Well, here we go again. It is that time of year, where the best college football players are awarded trophies and plaques for their accolades. While there are many awards and several added each year the following are well recognized:

Maxwell Award (Outstanding Player)

Walter Camp (Player of the Year)

Doak Walker (National Running Back Award)

Davey O’Brien Award (National Quarterback Award)

Jonny Unitas Golden Arm Award (Outstanding Senior Quarterback)

Fred Biletnikoff Award (Outstanding Wide Receiver)

John Mackey Award (Outstanding Tight End)

Outland Trophy (Outstanding Interior Lineman)

Vince Lombardi/Rotary Award (Outstanding Lineman)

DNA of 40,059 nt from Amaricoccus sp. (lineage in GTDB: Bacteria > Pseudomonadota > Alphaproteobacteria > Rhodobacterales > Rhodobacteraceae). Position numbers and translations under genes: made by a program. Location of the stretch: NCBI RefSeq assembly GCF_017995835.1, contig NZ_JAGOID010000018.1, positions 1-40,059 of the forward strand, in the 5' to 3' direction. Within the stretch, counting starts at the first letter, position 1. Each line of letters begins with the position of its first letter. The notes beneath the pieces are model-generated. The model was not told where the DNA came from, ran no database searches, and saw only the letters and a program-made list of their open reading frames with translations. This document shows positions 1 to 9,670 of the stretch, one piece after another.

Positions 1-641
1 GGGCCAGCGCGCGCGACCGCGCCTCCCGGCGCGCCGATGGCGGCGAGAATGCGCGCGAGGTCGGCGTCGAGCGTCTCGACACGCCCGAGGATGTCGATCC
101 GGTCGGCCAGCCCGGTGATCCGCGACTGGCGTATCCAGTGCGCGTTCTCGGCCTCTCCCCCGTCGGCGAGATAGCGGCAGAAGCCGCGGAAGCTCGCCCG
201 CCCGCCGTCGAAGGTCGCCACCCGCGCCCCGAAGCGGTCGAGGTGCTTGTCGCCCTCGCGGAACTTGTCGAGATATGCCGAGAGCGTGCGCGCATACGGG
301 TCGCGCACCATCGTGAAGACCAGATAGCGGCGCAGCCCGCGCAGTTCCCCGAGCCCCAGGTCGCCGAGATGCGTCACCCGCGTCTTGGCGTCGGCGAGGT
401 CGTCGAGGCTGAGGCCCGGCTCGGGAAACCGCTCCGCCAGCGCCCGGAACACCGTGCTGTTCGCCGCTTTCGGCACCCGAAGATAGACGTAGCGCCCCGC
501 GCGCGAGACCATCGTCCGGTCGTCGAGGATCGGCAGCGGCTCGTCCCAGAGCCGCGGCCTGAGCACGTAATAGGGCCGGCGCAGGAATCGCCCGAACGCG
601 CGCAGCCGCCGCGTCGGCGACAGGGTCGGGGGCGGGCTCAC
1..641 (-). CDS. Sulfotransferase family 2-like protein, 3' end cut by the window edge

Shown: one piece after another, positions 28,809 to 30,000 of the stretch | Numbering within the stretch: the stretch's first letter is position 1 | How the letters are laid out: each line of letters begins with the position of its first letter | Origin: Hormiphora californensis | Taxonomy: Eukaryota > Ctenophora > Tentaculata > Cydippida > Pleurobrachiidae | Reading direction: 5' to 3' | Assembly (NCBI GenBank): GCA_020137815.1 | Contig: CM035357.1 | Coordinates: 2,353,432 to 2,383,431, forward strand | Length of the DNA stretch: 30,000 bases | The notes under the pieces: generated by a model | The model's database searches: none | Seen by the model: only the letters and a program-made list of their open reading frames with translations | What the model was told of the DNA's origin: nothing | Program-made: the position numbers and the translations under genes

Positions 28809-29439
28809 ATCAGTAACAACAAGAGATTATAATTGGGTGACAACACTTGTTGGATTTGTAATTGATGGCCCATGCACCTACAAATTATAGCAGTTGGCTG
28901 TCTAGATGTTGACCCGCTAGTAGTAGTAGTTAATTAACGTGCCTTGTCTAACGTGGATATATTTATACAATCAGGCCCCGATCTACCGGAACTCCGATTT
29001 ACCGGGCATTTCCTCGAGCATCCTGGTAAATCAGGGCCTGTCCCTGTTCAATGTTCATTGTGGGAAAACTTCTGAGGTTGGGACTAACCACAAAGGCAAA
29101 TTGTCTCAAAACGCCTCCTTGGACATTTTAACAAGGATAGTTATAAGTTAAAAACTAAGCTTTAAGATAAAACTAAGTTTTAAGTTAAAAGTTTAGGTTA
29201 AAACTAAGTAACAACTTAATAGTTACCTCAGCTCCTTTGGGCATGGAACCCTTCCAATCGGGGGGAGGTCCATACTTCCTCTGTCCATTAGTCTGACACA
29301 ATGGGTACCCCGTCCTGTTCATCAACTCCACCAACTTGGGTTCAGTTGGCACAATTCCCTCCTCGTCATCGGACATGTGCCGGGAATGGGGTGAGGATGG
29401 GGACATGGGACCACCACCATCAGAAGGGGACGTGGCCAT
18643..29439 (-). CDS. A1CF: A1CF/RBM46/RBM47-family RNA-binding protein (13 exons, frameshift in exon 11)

Rimington Trophy (Outstanding Center)

Chuck Bednarik (Defensive Player of the Year)

Bronko Nagurski Award (Defensive Player of the Year)

Dick Butkus Award (Outstanding Linebacker)

Jim Thorpe Award (Outstanding Defensive Back)

Lou Groza Award (Collegiate Place-Kicker Award)

Ray Guy Award (Outstanding Punter)

Ted Hendricks Award (Defensive End of Year Award)

Campbell Trophy (Top Scholar Athlete)

Walter Payton Award (I-AA Offensive Player of the Year)

Buck Buchanan Award (I-AA Defensive Player of the Year)

Harlon Hill Trophy (NCAA Division II Outstanding Player)

Gagliardi Trophy (NCAA Division III Outstanding Player)